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It's still 'surreal' for Heyward

When 'Joe from Vegas' opened things up during Cameron Heyward's conference call on Friday morning about winning the Walter Payton NFL Man of the Year, Heyward didn't immediately put two and two together. 

And understandably so as Heyward was still on cloud nine after winning the NFL's most prestigious award almost 12 hours earlier. 

So, he answered the question of what it's like to join the list of former Steelers who won the award, which includes Hall of Famers Joe Greene, Franco Harris, Lynn Swann and Jerome Bettis. 

"It's unbelievable," said Heyward. "You look at guys like Joe Greene, Lynn Swann, Jerome Bettis and Franco. I feel honored to be among that group. I almost don't feel worthy of it. Those guys did so much for the community and held the standard. It's just unbelievable to be a part of it."  

But once he realized, 'Joe from Vegas,' was Joe Greene, who is in Las Vegas for Super Bowl activities, he was absolutely stunned. 

"What's up Mr. Greene," said a shocked Heyward. "I wasn't ready for that. I am just honored. You know how much I appreciate you. I always loved your game, but I love the man you are."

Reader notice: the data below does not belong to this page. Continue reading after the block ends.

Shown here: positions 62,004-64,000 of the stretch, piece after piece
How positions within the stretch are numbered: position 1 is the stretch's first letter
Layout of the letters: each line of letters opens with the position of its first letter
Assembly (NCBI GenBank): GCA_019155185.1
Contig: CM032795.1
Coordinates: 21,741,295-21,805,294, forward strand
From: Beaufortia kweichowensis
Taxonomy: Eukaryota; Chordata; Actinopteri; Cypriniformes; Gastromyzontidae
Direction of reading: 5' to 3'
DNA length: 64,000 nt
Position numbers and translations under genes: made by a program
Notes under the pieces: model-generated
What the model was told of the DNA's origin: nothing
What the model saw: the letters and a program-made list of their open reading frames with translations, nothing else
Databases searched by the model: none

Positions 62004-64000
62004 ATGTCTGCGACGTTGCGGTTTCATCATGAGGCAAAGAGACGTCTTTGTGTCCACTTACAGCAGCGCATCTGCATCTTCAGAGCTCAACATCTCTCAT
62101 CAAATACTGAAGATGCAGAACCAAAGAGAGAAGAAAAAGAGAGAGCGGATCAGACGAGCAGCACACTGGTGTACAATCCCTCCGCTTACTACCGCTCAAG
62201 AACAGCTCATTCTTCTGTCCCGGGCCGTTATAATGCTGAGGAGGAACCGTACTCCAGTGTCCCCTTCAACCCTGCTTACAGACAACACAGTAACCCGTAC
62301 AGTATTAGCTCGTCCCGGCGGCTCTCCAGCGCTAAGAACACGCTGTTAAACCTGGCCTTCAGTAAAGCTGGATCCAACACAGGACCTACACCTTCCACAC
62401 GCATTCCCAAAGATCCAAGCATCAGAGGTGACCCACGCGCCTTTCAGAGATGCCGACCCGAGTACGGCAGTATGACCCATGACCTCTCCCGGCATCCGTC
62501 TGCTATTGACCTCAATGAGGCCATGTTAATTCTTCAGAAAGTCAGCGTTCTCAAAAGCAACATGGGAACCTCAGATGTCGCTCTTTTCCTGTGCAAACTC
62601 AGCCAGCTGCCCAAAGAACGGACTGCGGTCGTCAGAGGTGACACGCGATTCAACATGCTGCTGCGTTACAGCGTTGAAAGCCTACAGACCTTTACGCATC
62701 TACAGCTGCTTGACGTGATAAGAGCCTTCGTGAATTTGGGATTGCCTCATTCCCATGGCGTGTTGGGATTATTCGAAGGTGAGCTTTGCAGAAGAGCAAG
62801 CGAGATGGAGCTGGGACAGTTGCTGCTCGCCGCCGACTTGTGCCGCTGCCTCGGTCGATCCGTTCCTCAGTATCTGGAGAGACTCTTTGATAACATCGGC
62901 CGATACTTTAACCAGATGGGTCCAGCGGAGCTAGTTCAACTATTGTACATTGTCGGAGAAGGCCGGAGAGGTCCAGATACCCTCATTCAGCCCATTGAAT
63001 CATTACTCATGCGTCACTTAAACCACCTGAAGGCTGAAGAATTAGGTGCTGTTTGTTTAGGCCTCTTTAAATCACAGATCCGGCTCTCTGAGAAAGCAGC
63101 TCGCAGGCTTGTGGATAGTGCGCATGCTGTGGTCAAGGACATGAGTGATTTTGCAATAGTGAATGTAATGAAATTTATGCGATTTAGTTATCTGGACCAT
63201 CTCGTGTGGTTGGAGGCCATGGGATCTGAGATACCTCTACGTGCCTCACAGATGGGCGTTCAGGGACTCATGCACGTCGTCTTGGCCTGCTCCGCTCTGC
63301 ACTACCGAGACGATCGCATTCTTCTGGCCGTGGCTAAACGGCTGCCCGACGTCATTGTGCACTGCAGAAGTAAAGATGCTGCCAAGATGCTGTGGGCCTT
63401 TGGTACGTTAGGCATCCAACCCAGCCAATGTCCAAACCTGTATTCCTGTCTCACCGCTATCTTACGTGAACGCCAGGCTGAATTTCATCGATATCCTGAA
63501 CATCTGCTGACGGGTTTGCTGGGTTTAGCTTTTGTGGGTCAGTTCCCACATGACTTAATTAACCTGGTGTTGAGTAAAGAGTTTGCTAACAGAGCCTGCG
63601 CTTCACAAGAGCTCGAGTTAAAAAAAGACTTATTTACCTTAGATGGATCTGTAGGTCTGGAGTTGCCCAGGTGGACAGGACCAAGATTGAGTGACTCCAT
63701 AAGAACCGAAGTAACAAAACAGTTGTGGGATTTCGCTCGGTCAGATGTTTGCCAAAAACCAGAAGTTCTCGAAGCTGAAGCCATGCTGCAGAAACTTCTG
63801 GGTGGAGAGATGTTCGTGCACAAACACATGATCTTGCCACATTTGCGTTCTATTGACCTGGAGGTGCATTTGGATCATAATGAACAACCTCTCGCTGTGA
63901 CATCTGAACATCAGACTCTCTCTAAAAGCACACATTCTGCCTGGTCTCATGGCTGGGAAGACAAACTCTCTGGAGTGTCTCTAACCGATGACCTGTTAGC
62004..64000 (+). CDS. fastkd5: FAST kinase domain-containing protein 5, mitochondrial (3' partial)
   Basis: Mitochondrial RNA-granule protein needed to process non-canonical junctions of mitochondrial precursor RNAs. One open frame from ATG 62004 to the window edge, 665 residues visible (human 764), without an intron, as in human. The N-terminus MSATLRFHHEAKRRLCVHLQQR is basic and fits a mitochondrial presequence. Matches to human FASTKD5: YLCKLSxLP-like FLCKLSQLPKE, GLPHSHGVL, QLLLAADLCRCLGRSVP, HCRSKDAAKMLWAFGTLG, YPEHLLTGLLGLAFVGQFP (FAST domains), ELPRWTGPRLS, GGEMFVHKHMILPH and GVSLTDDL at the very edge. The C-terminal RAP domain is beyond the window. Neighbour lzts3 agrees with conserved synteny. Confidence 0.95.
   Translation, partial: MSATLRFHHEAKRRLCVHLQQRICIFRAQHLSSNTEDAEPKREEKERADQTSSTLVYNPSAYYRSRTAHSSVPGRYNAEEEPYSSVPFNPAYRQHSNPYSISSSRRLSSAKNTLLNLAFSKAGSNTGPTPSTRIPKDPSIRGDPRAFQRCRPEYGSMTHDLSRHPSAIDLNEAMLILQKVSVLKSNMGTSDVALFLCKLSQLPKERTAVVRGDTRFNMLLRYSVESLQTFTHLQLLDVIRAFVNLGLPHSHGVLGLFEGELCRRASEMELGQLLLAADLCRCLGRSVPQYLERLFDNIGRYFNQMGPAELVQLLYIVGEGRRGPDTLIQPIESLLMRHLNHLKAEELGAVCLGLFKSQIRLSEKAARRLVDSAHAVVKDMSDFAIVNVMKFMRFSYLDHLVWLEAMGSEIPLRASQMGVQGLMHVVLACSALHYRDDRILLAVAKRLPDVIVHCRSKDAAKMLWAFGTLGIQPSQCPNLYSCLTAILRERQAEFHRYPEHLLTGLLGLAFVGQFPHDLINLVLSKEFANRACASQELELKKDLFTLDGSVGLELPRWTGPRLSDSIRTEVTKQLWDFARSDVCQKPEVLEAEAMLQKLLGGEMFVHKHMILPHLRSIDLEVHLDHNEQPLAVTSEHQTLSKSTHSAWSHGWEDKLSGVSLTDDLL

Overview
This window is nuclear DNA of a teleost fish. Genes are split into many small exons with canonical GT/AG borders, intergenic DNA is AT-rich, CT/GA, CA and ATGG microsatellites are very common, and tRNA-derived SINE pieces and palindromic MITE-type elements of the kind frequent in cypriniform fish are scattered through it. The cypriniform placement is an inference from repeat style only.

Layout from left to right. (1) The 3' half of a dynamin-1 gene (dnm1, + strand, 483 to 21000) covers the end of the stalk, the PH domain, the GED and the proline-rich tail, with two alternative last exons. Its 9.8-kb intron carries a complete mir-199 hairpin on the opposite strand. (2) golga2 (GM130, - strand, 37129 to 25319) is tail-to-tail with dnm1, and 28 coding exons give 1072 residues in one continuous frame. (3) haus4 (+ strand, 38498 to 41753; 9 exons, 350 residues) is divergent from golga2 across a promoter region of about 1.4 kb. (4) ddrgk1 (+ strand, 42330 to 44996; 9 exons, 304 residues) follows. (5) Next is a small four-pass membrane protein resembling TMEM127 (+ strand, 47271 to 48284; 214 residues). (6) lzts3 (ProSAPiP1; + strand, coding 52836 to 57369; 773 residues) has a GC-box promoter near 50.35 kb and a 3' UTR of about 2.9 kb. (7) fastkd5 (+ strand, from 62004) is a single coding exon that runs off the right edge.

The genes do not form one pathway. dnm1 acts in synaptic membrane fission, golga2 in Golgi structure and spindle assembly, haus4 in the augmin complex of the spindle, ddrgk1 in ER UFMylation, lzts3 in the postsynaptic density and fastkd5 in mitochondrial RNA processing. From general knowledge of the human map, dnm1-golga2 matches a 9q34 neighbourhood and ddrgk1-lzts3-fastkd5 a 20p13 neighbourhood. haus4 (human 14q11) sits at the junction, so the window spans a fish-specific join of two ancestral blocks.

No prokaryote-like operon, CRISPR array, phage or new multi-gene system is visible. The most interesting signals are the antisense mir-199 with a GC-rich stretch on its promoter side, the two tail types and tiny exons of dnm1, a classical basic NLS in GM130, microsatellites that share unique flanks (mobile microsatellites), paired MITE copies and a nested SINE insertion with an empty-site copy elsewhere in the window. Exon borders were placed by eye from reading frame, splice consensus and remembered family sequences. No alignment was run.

Heyward really couldn't believe he actually got that call, knowing Greene is someone who shies away from the spotlight. 

"I know Joe doesn't like this stuff," said Heyward. "Getting him to do this, I am floored. I know how great of a man he is. I love that man. As a Steelers defensive lineman, that is the biggest shadow you will ever be in.

"To have the support of (all of) them, I won't ever stop singing their praises. I am a fan of all of them. I am so lucky to be a part of this team and wear the black and gold."

Next up, was another surprise, when Heyward's former Ohio State Coach Jim Tressel was on the line. 

"I always wanted to follow your lead," said Heyward. "There is no Walter Payton Man of the Year Award without Coach Tress.

"I am not ready for these calls." 

It was just the continuation of what was an emotional time for Heyward, which included a conversation with his three kids back home in Pittsburgh. 

"I got emotional this morning, because my father-in-law got to tell the kids I won," said Heyward. "It's one of those moments I told my son before we left, hey, we got a chance. Hearing my daughter was emotional, my son had a smile on his face, it meant the most to me."

And that is because family is what Heyward is about. It was his father, the late Craig 'Ironhead' Heyward, who inspired so much of his work. It's his mother, Charlotte Heyward-Wesley, who is the motor behind the scenes of his foundation, The Heyward House.  

"I think the one thing I love about my mom is she is tenacious," said Heyward. "It's somewhat secretive. There's not a place that I don't go to, and they say I met your mom, she is a heck of a woman. The stuff she does behind the scenes, getting to know people, that is something I have always tried to do, getting to know people, how they tick. 

"I know I won the award, but this speaks a lot about what she's done in my life, what we are doing in others (lives)."